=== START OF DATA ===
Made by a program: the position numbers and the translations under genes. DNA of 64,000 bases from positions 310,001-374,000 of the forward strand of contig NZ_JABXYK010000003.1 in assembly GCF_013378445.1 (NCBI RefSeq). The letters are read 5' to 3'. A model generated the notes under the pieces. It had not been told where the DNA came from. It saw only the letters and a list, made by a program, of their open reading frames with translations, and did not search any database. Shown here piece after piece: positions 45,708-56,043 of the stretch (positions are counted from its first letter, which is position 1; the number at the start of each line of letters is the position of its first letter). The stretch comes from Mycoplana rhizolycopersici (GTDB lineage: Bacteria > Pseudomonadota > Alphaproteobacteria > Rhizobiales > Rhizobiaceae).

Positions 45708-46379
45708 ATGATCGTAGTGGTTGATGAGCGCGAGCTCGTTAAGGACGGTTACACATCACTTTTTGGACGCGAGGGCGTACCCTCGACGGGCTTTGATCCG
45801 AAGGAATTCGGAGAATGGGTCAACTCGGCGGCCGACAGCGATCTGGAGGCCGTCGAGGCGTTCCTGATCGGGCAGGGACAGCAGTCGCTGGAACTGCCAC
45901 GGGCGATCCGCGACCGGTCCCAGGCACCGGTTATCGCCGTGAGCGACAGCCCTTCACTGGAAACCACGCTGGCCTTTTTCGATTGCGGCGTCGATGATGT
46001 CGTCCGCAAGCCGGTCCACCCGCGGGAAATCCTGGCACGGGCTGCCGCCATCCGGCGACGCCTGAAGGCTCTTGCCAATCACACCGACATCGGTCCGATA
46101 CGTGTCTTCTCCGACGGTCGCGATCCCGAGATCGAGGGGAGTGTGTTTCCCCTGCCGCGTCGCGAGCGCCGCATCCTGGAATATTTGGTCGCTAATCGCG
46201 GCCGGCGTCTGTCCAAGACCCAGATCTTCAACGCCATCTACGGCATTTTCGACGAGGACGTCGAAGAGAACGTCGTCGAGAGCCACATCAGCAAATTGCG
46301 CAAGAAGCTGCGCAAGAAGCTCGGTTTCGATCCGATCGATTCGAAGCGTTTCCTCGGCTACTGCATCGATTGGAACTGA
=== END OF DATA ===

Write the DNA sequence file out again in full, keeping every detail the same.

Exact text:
Made by a program: the position numbers and the translations under genes. DNA of 64,000 bases from positions 310,001-374,000 of the forward strand of contig NZ_JABXYK010000003.1 in assembly GCF_013378445.1 (NCBI RefSeq). The letters are read 5' to 3'. A model generated the notes under the pieces. It had not been told where the DNA came from. It saw only the letters and a list, made by a program, of their open reading frames with translations, and did not search any database. Shown here piece after piece: positions 45,708-56,043 of the stretch (positions are counted from its first letter, which is position 1; the number at the start of each line of letters is the position of its first letter). The stretch comes from Mycoplana rhizolycopersici (GTDB lineage: Bacteria > Pseudomonadota > Alphaproteobacteria > Rhizobiales > Rhizobiaceae).

Positions 45708-46379
45708 ATGATCGTAGTGGTTGATGAGCGCGAGCTCGTTAAGGACGGTTACACATCACTTTTTGGACGCGAGGGCGTACCCTCGACGGGCTTTGATCCG
45801 AAGGAATTCGGAGAATGGGTCAACTCGGCGGCCGACAGCGATCTGGAGGCCGTCGAGGCGTTCCTGATCGGGCAGGGACAGCAGTCGCTGGAACTGCCAC
45901 GGGCGATCCGCGACCGGTCCCAGGCACCGGTTATCGCCGTGAGCGACAGCCCTTCACTGGAAACCACGCTGGCCTTTTTCGATTGCGGCGTCGATGATGT
46001 CGTCCGCAAGCCGGTCCACCCGCGGGAAATCCTGGCACGGGCTGCCGCCATCCGGCGACGCCTGAAGGCTCTTGCCAATCACACCGACATCGGTCCGATA
46101 CGTGTCTTCTCCGACGGTCGCGATCCCGAGATCGAGGGGAGTGTGTTTCCCCTGCCGCGTCGCGAGCGCCGCATCCTGGAATATTTGGTCGCTAATCGCG
46201 GCCGGCGTCTGTCCAAGACCCAGATCTTCAACGCCATCTACGGCATTTTCGACGAGGACGTCGAAGAGAACGTCGTCGAGAGCCACATCAGCAAATTGCG
46301 CAAGAAGCTGCGCAAGAAGCTCGGTTTCGATCCGATCGATTCGAAGCGTTTCCTCGGCTACTGCATCGATTGGAACTGA